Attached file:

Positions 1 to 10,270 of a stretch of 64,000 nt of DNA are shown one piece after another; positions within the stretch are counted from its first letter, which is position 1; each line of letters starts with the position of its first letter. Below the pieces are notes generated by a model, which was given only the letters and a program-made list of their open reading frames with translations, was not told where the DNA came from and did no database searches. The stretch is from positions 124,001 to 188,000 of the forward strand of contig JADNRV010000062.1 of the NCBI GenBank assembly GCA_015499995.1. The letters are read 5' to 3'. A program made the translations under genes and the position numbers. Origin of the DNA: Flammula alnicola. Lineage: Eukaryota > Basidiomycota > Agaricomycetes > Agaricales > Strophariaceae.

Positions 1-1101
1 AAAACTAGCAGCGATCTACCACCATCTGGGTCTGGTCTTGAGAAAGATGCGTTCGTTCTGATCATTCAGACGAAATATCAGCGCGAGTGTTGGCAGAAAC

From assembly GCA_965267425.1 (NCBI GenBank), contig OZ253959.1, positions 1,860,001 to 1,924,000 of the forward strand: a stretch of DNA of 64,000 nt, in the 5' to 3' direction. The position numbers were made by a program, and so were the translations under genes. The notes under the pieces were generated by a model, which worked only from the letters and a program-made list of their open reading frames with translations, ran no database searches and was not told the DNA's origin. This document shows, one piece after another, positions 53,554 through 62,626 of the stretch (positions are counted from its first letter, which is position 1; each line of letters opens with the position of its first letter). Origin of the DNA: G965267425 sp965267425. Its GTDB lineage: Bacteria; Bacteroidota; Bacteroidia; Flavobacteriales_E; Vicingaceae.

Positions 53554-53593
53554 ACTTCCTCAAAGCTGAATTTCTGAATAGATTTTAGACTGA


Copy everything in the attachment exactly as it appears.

Positions 1 to 10,270 of a stretch of 64,000 nt of DNA are shown one piece after another; positions within the stretch are counted from its first letter, which is position 1; each line of letters starts with the position of its first letter. Below the pieces are notes generated by a model, which was given only the letters and a program-made list of their open reading frames with translations, was not told where the DNA came from and did no database searches. The stretch is from positions 124,001 to 188,000 of the forward strand of contig JADNRV010000062.1 of the NCBI GenBank assembly GCA_015499995.1. The letters are read 5' to 3'. A program made the translations under genes and the position numbers. Origin of the DNA: Flammula alnicola. Lineage: Eukaryota > Basidiomycota > Agaricomycetes > Agaricales > Strophariaceae.

Positions 1-1101
1 AAAACTAGCAGCGATCTACCACCATCTGGGTCTGGTCTTGAGAAAGATGCGTTCGTTCTGATCATTCAGACGAAATATCAGCGCGAGTGTTGGCAGAAAC

From assembly GCA_965267425.1 (NCBI GenBank), contig OZ253959.1, positions 1,860,001 to 1,924,000 of the forward strand: a stretch of DNA of 64,000 nt, in the 5' to 3' direction. The position numbers were made by a program, and so were the translations under genes. The notes under the pieces were generated by a model, which worked only from the letters and a program-made list of their open reading frames with translations, ran no database searches and was not told the DNA's origin. This document shows, one piece after another, positions 53,554 through 62,626 of the stretch (positions are counted from its first letter, which is position 1; each line of letters opens with the position of its first letter). Origin of the DNA: G965267425 sp965267425. Its GTDB lineage: Bacteria; Bacteroidota; Bacteroidia; Flavobacteriales_E; Vicingaceae.

Positions 53554-53593
53554 ACTTCCTCAAAGCTGAATTTCTGAATAGATTTTAGACTGA